(Inside Science TV) -- Hurricanes are among the costliest and deadliest natural disasters that affect the U.S. This year alone, 18 tropical storms and nine hurricanes are expected to descend on the country. Unfortunately, hurricanes are also notoriously difficult to study and predict.
“You need to know what’s going on right where the ocean meets the atmosphere,” said Brian Haus, a marine physicist at the University of Miami. But during an actual storm, the sensor-packed buoys used to measure vital data are often blown away and destroyed.
Now, Haus has a solution: a hurricane simulator that mimics the conditions of any storm. The simulator is made up of a fan, a tank and a wave generator.
“We can do controlled studies in here that we just can’t do out in the field,” explained Haus.
Inside this tank, researchers are able to study hurricane-force winds that blow over waves at different speeds and for different lengths of time. The fan is able to create winds up to 120 mph – the equivalent of a Category 3 storm.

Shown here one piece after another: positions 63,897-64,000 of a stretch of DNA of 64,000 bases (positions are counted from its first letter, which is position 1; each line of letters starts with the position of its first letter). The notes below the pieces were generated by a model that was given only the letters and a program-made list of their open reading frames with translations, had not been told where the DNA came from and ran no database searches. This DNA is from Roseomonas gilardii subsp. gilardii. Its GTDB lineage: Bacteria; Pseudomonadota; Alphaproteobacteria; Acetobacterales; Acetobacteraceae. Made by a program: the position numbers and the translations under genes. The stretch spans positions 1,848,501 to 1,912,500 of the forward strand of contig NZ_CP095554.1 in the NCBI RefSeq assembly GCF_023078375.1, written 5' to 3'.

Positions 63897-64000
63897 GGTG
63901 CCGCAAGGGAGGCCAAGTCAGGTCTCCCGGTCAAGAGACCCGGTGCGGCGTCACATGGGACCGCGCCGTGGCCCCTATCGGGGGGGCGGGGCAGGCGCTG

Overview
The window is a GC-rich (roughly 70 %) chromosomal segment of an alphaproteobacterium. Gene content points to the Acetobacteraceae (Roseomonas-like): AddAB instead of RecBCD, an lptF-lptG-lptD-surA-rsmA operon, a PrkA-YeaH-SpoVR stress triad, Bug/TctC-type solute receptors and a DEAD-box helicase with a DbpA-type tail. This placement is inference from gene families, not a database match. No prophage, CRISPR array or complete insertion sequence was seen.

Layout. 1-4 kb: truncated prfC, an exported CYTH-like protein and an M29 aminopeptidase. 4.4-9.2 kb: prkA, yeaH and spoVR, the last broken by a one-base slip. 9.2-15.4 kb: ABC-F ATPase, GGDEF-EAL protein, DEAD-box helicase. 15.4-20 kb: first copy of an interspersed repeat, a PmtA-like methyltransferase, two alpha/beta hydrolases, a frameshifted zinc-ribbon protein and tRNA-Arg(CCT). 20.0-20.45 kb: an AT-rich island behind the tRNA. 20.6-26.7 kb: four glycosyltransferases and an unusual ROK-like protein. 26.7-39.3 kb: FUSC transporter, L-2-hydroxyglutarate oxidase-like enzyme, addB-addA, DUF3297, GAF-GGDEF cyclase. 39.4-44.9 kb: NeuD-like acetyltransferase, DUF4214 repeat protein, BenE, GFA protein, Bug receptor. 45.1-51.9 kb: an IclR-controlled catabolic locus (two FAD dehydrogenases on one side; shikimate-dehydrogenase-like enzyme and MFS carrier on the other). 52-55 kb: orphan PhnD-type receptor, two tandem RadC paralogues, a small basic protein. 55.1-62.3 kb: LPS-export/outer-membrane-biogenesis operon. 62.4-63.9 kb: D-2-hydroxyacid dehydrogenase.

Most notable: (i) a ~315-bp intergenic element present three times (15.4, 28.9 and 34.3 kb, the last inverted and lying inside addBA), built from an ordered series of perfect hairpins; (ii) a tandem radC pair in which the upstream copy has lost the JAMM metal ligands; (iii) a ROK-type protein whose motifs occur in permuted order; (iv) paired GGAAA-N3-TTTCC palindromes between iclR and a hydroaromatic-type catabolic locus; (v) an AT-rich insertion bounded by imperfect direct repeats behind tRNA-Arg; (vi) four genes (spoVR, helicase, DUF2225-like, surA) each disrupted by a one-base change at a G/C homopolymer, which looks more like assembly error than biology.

“So we’re trying to create a more realistic ocean wave feel,” said Haus.
The simulator uses salt water to create realistic waves, sea spray and foam, all of which may affect how ocean water evaporates into the atmosphere. This simulator helps researchers learn more about how the heat from ocean waters energize a hurricane, which will in turn help meteorologists predict a storm's strength, and help public safety officials determine a safe course of action for people in the storm's path.
Haus says, “You can make a correct decision earlier to evacuate or not to evacuate.”
The University of Miami has broken ground on a second generation simulator that will be able to simulate Category 5 level hurricanes, with winds over 157 mph and 3D waves. This new, $45 million facility will be the only facility in the world with a wind-wave-storm surge simulator that can generate hurricane-force winds in a 3D test environment.